However, a lot of names date much farther back, like Louisville.

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The one that always gets me in trouble is "Adidas" - because I lived in Germany for 6 years and know that it is pronounced AH-dee-dahs and not uh-DEE-das.

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@baqui63: We have a Cairo in IL (southernmost town in IL, I believe). I think they pronounce it Kay-roh. That just sounds utterly wrong to me, especially when Southern IL is often referred to as Little Egypt (due to the two rivers' convergence resembling the Nile delta, per Wikipedia).

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@captainsuperdawg: By any chance do you live in the big O? Most people I know, who have lived there all of their lives, pronounce it FRED-I-CA. My grandma (born and raised in KY) always pronounced it .

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@captainsuperdawg: I made a pitstop at DFW Airport and one of the ladies announced over the loud speaker that the flight for LEWIS-VILLE was leaving shortly.

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I say "skahns" while most around me say "skohns". The former (the way it was pronounced in my family growing up) is how it's said where the yummy baked goodies originated, the latter seems to be the Americanized "Starbucks" version.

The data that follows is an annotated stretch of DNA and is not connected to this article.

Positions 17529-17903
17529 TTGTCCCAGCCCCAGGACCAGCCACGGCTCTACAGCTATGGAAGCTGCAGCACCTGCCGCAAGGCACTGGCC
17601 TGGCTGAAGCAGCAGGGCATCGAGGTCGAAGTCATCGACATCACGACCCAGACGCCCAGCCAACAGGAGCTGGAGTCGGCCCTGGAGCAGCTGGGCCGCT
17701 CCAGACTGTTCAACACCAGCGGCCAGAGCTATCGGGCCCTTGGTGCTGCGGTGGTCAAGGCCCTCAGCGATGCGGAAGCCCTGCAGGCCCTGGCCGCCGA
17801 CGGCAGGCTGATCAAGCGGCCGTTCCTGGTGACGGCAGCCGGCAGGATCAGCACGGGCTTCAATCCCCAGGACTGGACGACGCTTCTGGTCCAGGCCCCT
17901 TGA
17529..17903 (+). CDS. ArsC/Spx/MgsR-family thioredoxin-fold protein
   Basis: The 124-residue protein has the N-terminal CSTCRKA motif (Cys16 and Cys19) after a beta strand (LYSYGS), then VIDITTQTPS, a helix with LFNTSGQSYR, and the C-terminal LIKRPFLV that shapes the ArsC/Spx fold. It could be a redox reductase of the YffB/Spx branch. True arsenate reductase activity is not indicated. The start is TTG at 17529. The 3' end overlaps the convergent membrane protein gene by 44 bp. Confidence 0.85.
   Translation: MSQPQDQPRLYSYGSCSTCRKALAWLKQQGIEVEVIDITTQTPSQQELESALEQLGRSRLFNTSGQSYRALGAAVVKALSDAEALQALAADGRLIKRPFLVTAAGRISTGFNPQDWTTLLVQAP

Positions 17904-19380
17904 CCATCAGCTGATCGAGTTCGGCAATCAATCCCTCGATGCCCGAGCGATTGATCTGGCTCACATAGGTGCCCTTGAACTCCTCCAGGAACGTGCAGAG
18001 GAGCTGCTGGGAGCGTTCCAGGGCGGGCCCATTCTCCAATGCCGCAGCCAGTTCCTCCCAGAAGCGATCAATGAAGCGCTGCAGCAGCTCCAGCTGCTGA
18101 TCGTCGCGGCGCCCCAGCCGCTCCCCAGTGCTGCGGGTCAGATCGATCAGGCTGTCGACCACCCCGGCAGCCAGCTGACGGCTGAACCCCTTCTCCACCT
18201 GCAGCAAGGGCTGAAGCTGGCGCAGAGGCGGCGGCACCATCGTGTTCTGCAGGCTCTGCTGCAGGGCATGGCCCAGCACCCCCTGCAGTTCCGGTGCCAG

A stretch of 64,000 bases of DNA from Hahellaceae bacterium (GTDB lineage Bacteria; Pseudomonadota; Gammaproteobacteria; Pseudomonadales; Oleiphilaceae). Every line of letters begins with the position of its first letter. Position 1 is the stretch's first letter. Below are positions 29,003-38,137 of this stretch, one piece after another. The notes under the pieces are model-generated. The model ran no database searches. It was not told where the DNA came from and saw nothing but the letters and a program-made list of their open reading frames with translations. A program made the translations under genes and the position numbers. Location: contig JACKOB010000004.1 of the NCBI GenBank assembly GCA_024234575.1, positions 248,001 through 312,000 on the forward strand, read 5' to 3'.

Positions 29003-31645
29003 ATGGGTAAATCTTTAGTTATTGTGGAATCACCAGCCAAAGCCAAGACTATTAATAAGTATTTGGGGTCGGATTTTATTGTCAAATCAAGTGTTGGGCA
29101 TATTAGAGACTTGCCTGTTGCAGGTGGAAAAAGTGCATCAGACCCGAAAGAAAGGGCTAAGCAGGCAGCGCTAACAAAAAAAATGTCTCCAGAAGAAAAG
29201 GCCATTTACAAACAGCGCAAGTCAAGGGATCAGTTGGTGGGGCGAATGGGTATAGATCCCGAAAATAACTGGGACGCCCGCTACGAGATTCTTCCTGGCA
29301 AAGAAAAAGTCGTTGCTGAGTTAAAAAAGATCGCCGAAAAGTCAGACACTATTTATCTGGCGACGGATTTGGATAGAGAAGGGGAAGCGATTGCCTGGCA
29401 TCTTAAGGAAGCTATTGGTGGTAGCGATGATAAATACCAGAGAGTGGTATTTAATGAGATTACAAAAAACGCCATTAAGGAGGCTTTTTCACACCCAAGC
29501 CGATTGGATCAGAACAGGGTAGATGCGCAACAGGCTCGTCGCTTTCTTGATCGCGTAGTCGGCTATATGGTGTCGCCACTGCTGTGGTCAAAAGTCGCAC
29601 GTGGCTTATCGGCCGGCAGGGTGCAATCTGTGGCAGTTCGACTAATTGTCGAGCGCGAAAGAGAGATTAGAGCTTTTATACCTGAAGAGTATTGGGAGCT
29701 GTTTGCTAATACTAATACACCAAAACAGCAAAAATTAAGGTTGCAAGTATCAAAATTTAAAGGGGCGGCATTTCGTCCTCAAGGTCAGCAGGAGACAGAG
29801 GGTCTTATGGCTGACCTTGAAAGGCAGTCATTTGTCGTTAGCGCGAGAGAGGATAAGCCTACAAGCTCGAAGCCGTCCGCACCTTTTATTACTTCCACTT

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I do but then I'm Scottish living in NC and they all speak funny round here.

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I was born and raised in the Western suburbs of Chicago, so my entire family has the Midwest accent, but somehow I pronounce some words with a Bostonian accent. I've never even been to the Northeast!

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There is a town in Kansas called Arkansas City. Most people would think it's pronounced like the state or Arkansas, but those that live there sound it out:

Ar-kansas City, Kansas

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@prosperouscheat: Do you still have your accent, or is it slowly disappearing?

@squirtle456: Born and raised. Can't say I'm a huge fan of it though.

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When I first moved to the Orlando area, I was corrected immediately for mispronouncing the city of Kissimmee. Trust me, It is not kiss-a-me. It's ka(short a)-sim-me. @woothulhu: The Arkansas/Kansas thing has always puzzled me. Where in the world did the 'saw' come from? <---rhetorical question ;-)

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@gmwhit: Answer to your rhetorical question: Kansas and Arkansaw (original spelling) are both from Native American languages, but not the same one, which is why they are pronounced differently. The real question is: What idiot thought the phonetic spelling of Arkansaw should be changed to something that looks like "Ar-Kansas" and was bound to cause confusion?